The ISIMIP2a water (global) outputs are based on simulations from 13 global hydrology models (see listing) according to the ISIMIP2a protocol (https://www.isimip.org/protocol/#isimip2a). The models simulate hydrological processes and dynamics (part of the models also considering human water abstractions and reservoir regulation) based on climate and physio-geographical information. A more detailed description of the models and model-specific amendments of the protocol are available here: https://www.isimip.org/impactmodels/.
# 3
Schröter, Kai • Rivas Lopez, Maria del Rocio • Nguyen, Viet Dung • Wortmann, Michael • Liersch, Stefan • (et. al.)
Abstract: This data set provides a set of residential flood loss maps (ESRI Shapefiles) for the German part of the Danube catchment for current and future climate based on a stochastic event set of flood hazard footprints (Schröter et al. 2017; http://doi.org/10.5880/GFZ.5.4.2017.003). The multi-polygon maps provide flood loss in EUR for residential land use areas according to the ATKIS (Authoritative Topographic Cartographic Information System) codes residential areas (2111) and areas of mixed use (2113), (BKG GEODATENZENTRUM: ATKIS-Basis-DLM, 2005). Loss values are calculated using the FloodLossEstimationMOdel for the residential sector (FLEMOps+r) developed by Elmer et al. (2010) in combination with exposure data based on total replacement costs for residential buildings (Kleist et al., 2006). Asset values with a spatial resolution corresponding to the underlying inundation depth maps of the stochastic event set (100x100 m) have been derived by applying a binary disaggregation method and using the digital basic landscape model ATKIS as ancillary information (Wünsch et al. 2009). The flood event sets are derived for the historical period (1970-1990) and two RCPs (4.5 and 8.5) for the near future (2020-2049) and far future (2070-2099) for four CORDEX models. These flood event sets are created within continuous long-term simulations of a coupled model chain including the IMAGE stochastic multi-variable, multi-site weather generator, the eco-hydrological model SWIM and 1D river network coupled with 2D hydro-numeric hinterland inundation model, see Schröter et al. (2017) for further details The data have been produced within the OASIS+ demonstrator project 'Future Danube Multi Hazard and Risk Model' funded by Climate-KIC in the period from January 2016 to December 2017. Key features:• Flood loss maps for residential areas in the German part of the Danube catchment from stochastic flood event sets for current and future climate.• High spatial resolution for ATKIS residential land use areas intersected with 100x100 m inundation depth maps.• Flood loss scenarios for historical period (1970-1990) and two RCPs (4.5 and 8.5) for the near future (2020-2049) and far future (2070-2099) from four CORDEX models Key usage:• Large-scale flood risk assessment• Future flood risk assessment• Flood risk management with long-term perspective A full description of the data provenance and specification is given in the README_Schroeter-et-al-2017-004.txt file available in the data download section at this DOI Landing Page.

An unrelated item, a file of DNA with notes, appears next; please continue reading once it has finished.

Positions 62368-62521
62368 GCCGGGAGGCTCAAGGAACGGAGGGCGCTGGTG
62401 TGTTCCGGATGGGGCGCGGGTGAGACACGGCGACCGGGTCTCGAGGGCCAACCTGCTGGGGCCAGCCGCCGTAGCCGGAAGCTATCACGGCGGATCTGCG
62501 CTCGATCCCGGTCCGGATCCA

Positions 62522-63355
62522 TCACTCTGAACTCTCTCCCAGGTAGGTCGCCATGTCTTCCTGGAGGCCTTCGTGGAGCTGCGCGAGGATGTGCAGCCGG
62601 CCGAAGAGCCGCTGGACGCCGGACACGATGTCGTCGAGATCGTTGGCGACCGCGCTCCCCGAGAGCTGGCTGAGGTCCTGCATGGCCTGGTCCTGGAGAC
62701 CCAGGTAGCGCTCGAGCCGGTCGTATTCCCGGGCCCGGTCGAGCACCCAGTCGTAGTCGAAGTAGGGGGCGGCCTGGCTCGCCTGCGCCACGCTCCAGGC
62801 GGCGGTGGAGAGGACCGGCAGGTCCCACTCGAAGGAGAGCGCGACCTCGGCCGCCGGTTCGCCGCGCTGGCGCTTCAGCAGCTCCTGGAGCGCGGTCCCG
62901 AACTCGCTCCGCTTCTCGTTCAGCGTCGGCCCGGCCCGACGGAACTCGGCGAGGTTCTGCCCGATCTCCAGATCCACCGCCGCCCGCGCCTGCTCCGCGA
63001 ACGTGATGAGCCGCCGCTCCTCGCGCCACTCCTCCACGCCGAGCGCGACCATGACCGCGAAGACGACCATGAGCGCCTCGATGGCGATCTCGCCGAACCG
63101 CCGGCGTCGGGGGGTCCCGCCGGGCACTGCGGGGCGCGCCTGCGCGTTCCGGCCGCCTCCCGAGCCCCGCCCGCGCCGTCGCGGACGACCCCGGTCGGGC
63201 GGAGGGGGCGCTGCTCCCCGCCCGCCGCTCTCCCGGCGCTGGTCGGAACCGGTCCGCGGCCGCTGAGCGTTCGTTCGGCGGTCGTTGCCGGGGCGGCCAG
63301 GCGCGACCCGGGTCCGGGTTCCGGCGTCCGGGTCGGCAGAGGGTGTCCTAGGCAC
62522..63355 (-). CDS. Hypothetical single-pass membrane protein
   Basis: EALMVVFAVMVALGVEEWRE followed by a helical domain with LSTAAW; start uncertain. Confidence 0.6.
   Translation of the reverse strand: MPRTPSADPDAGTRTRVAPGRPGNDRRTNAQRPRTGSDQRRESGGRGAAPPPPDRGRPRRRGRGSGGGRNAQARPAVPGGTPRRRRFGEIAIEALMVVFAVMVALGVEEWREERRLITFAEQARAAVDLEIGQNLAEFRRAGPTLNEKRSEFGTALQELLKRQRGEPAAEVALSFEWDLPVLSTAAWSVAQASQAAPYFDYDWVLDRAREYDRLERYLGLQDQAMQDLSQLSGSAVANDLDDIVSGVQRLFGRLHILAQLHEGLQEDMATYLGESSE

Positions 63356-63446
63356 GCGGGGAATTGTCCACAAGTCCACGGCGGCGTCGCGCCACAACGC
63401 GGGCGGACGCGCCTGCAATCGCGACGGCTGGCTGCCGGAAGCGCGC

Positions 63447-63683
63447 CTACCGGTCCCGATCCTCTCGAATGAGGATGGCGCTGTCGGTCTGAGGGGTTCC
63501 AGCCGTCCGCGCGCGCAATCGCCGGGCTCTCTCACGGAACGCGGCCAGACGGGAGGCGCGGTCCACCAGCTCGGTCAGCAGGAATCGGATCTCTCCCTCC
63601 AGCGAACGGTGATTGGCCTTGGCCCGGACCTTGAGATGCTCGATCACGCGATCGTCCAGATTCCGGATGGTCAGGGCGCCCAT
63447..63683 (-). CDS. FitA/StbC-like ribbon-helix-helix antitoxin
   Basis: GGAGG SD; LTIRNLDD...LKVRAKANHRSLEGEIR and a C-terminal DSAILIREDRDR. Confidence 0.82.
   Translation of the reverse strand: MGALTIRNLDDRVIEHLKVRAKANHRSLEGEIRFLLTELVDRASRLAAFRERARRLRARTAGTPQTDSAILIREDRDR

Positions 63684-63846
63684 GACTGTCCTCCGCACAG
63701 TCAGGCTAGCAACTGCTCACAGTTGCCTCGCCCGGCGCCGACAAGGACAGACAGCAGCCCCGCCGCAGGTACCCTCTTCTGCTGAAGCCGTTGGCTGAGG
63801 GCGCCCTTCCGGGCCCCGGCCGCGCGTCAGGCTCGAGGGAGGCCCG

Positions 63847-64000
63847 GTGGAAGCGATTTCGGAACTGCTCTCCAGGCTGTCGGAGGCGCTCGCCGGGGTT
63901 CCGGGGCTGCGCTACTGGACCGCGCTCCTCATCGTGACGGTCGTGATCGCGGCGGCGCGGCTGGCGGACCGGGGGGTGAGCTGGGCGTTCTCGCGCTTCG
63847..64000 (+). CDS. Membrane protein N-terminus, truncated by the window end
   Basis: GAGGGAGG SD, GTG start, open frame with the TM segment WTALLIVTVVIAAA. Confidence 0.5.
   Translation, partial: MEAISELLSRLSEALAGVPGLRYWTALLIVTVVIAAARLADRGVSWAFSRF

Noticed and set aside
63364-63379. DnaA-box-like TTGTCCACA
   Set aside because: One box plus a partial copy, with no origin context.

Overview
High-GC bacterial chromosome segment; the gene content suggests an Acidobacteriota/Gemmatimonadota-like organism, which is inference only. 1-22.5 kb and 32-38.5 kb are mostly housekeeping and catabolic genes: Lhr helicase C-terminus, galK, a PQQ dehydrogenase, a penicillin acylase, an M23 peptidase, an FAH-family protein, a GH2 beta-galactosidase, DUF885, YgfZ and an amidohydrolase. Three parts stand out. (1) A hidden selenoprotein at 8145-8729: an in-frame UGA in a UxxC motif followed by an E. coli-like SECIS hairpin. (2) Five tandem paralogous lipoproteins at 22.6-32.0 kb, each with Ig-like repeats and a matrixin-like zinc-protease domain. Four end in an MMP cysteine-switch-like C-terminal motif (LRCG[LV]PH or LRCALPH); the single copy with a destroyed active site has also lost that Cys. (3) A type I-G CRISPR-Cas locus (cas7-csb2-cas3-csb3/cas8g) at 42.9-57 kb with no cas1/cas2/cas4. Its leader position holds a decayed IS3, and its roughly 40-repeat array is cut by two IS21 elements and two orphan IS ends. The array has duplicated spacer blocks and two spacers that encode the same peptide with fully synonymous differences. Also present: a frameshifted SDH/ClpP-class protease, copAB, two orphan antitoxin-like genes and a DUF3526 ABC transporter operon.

# 4
Schröter, Kai • Rivas Lopez, Maria del Rocio • Nguyen, Viet Dung • Wortmann, Michael • Liersch, Stefan • (et. al.)
Abstract: This data set provides a stochastic event set of flood inundation depth maps (fluvial flood hazard footprints) for the German part of the Danube catchment for current and future climate in GEOTIFF format.. The maps provide inundation depth information in cm above ground level on a 100 m grid along the major rivers (4150 km) based on 2D hydro-numeric simulations. Flood event sets are derived for the historical period (1970-1990) and two RCPs (4.5 and 8.5) for the near future (2020-2049) and far future (2070-2099) for four CORDEX models. These flood event sets are created within continuous long-term simulations of a coupled model chain including the IMAGE stochastic multi-variable, multi-site weather generator, the eco-hydrological model SWIM and 1D river network coupled with 2D hydro-numeric hinterland inundation model. 10,000 years of continuous daily simulation of meteorological fields are available for each time period, rcp and climate model. The current version of the flood inundation data sets includes 100 years of simulations. 1D model cross section geometries are based on 10m DEM (BKG), adjustment of dike heights in model calibration. 2D hinterland simulation using LISFLOOD-FP inertia model on a 100m grid resampled from 10 m DEM. Key usages of the data are large-scale flood risk assessment, future flood risk assessment and flood risk management with long-term perspective. The data have been produced within the OASIS+ demonstrator project 'Future Danube Multi Hazard and Risk Model' funded by Climate-KIC in the period from January 2016 to December 2017.